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Would be expensive. And unnatural. Even in sunny places. Here is Ronald Bailey:

Now let’s do a rough calculation of the costs of DeSoto Solar versus conventional power sources. According to the Electric Power Research Insitute, a modern 1,000 megawatt coal plant without carbon capture technology would cost about $2.8 billion to build. Adding carbon capture would boost the cost to as much as $4.7 billion.

The 25 megawatt DeSoto facility cost $150 million. Scaling it up to 1,000 megawatts would cost $6 billion. But coal power plants operate 90 percent of the time snd solar only 30 percent, so in order to get the equivalent amount of electricity out of solar plant would mean tripling the capital cost for a total of about $18 billion. In other words, building a solar power plant costs between 4- and 6-times more than conventional, or even carbon capture, power. Even worse, a scaled up DeSoto-style plant costs 18-times more than a natural gas plant.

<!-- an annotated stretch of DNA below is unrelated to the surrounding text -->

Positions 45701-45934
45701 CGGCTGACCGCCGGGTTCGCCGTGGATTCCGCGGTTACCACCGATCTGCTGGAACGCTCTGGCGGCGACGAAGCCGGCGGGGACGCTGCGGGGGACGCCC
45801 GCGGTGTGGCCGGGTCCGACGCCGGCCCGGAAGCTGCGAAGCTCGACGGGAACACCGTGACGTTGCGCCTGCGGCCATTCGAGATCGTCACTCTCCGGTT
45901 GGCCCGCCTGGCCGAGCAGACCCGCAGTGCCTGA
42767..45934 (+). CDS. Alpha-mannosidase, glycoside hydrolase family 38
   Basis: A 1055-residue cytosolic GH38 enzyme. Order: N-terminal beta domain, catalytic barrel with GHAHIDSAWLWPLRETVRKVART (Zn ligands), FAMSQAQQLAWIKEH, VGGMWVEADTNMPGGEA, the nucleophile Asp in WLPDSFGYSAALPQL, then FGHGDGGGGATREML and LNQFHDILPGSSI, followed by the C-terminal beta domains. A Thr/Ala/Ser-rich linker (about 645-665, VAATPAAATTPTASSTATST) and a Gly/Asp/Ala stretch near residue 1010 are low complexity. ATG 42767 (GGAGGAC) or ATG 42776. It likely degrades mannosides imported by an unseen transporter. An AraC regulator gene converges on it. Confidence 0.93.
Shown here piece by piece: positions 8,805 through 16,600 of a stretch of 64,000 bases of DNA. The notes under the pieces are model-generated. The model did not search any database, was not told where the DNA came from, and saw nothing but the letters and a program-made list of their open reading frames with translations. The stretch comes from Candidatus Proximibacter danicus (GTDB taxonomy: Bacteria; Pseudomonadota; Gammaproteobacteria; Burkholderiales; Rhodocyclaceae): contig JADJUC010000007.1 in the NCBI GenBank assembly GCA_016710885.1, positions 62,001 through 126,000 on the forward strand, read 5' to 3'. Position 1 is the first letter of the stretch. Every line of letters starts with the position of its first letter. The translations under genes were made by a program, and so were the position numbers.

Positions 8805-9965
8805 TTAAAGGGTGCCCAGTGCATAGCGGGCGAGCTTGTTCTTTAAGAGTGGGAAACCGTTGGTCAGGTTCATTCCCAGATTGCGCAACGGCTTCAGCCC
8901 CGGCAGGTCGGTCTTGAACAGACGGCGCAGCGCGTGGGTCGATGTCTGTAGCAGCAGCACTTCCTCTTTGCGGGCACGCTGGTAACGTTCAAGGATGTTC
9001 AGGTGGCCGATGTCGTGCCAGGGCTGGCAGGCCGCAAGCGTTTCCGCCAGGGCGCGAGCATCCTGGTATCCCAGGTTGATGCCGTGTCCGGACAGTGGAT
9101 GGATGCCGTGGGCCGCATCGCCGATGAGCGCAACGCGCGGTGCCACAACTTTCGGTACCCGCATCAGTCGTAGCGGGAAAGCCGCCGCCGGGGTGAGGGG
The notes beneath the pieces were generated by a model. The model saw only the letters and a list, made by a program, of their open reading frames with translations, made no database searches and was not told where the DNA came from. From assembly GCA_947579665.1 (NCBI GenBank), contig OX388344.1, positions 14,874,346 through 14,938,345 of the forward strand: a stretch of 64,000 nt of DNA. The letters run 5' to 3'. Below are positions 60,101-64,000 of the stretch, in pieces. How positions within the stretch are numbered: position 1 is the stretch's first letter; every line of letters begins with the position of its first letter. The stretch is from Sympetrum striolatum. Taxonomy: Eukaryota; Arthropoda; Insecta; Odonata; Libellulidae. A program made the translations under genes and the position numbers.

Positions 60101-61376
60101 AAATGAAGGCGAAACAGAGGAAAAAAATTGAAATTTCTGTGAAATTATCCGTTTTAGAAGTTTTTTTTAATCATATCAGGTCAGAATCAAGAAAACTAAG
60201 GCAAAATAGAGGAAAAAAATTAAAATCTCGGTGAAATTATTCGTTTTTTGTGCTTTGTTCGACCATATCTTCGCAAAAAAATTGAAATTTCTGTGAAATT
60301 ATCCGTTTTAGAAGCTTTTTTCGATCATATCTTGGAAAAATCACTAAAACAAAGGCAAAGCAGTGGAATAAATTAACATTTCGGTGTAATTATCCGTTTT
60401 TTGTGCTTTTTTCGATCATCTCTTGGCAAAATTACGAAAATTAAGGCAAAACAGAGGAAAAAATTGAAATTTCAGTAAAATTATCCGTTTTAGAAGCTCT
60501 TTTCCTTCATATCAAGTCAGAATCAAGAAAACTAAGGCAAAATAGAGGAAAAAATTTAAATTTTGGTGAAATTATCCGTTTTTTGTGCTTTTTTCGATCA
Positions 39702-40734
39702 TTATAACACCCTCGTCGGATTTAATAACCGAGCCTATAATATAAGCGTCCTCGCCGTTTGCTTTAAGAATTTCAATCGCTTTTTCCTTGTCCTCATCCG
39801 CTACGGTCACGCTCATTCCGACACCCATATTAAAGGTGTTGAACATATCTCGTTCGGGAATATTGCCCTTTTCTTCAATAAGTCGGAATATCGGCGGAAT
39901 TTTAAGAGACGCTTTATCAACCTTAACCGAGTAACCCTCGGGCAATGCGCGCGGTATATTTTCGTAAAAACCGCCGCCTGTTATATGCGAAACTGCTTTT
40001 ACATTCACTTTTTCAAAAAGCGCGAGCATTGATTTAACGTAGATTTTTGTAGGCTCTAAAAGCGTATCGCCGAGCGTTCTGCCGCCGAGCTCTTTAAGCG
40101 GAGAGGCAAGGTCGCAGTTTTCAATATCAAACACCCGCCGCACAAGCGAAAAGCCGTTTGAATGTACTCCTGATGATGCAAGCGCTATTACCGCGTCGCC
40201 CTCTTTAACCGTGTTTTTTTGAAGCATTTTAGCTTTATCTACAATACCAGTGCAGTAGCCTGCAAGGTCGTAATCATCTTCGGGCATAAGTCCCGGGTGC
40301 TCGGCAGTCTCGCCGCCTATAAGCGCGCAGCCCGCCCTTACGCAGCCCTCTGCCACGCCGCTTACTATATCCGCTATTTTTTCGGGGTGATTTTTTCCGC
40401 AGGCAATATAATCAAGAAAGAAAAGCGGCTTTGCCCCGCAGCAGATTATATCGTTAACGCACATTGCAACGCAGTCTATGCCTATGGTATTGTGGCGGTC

Of course, no one is proposing to turn the entire energy supply solar. But it should also be recognized that turning hundreds of acres into solar fields that require millions of gallons of water to keep panels clean, is not exactly what I have in mind when I think of open-space, untrammeled land, and all of those things I like about being in the wilderness. And to put up a coal plant you do not use much more than a few acres of space – and it doesn’t really matter where you put it. But who worries about spending 3 times more than you need to for equivalent (or better) technology? I’m sure that kind of stuff, just, well, pays for itself.

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